After a lackluster beginning to my summer studio time, I got moving a bit better early this week. Since my brain wasn't fully engaged last week, I decided to just concentrate on making some abstract bulbs this week. My goal was ten finished pieces to make up for the fact that I only made four last week. I finished the eleventh piece today, meaning I now have 15 abstract pieces and am halfway through the making of these pieces for the project if I decide to just do the abstract pieces.
|one half of a press mold with slip|
The process of making the bulb forms themselves is pretty fast. I have two plaster press molds that I use, one I made in college and one I made later to speed up my process. I press wet clay into each side of the mold, score and slip the edge of the clay, and press the two molds together. The wet clay inside the mold dries a bit as the porous plaster absorbs the moisture, the scored and slipped edges adhere to one another, and after 10-20 minutes, I can pull the completed bulb out of the mold.
|my assistant helping press the molds|
I have been using different clay bodies for the different types of bulbs. For the political bulbs, which are darker in mood, I use a dark mica clay. For the abstract bulbs, which I intend to finish with bright layered underglazes, I use a mixed up clay body that I recycled last year from whatever clay was around the studio over the past 10 years or so. This clay has some stoneware, some low fire, some sculpture and raku clay, and even some red clay. The clay is a bit of a mystery as far as vitrification temperature and durability, but it works fine for low fire sculpture.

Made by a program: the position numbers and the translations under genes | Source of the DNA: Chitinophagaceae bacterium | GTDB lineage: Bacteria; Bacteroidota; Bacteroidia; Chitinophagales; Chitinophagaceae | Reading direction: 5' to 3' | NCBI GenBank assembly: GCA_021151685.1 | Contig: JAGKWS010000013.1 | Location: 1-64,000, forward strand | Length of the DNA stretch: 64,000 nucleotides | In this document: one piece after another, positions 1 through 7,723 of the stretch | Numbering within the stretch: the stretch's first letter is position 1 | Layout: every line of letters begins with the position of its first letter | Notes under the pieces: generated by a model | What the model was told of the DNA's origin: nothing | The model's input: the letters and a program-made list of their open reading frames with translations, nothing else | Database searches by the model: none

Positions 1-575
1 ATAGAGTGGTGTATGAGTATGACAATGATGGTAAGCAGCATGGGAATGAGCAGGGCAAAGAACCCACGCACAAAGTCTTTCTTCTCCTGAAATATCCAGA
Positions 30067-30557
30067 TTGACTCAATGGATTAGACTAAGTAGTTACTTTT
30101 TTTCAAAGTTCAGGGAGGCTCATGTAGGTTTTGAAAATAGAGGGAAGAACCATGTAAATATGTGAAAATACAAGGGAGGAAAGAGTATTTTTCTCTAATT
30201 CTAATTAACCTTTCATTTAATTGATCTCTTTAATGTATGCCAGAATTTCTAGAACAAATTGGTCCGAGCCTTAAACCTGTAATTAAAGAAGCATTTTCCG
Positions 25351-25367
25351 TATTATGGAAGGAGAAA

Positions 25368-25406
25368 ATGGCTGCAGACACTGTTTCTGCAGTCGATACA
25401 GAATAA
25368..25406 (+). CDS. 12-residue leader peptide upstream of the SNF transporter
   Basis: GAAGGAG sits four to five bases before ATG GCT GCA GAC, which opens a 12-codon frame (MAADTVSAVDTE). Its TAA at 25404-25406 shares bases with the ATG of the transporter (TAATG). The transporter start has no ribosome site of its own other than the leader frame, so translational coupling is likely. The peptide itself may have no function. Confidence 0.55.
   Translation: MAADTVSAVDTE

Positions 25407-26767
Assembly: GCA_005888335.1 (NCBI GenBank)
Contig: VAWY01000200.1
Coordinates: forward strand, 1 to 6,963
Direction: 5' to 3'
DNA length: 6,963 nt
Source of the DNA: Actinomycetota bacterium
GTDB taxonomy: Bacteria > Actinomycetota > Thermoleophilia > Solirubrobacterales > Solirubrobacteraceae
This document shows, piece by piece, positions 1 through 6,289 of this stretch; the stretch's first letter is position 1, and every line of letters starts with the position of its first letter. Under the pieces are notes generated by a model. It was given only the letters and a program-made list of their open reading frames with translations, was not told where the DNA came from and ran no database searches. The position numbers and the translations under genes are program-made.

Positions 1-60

|a bulb partially removed from the plaster mold (you can tell this is an old picture from before I started using the red mica clay)|
I started on the abstract bulbs last week just using sprigged decoration. I have drawers full of sprigs that I've made over the years, and these are what I think of as the main work I do and most of the abstract bulbs. They use of sprigs and impressed repetitive texture from various tools allows me lots of room for layering various underglazes. I usually cover the sprigs and the background with two different colors, then fire those on. Then I add a wash of two top colors, leaving those second colors visible in the indents or low areas of both textures.
|last week's bulbs|
Last week I ended up using a couple of sprig molds that were not ones I made myself. One set was a silicon mold of flowers that I bought at Michaels, the other was a plastic hemisphere mold from a set from one of the booths at NCECA.
|adding cornstarch to a plastic sprig mold|
|sprigs done with a plastic mold and cornstarch|
After making a bunch of pieces with sprigs, I wanted to look for a different texture. I have a few new stamps I made from some silicone mold last fall, so I used one that was fairly shallow to press into a molded bulb. The bulb was too soft and tended to give way, not capturing the middle texture. It would probably work better if I were able to press the clay against the sprig from the inside. I decided to activate the surface in a more interesting way by adding little clay spikes onto the surface. These spikes can later be colored in contrasting underglaze.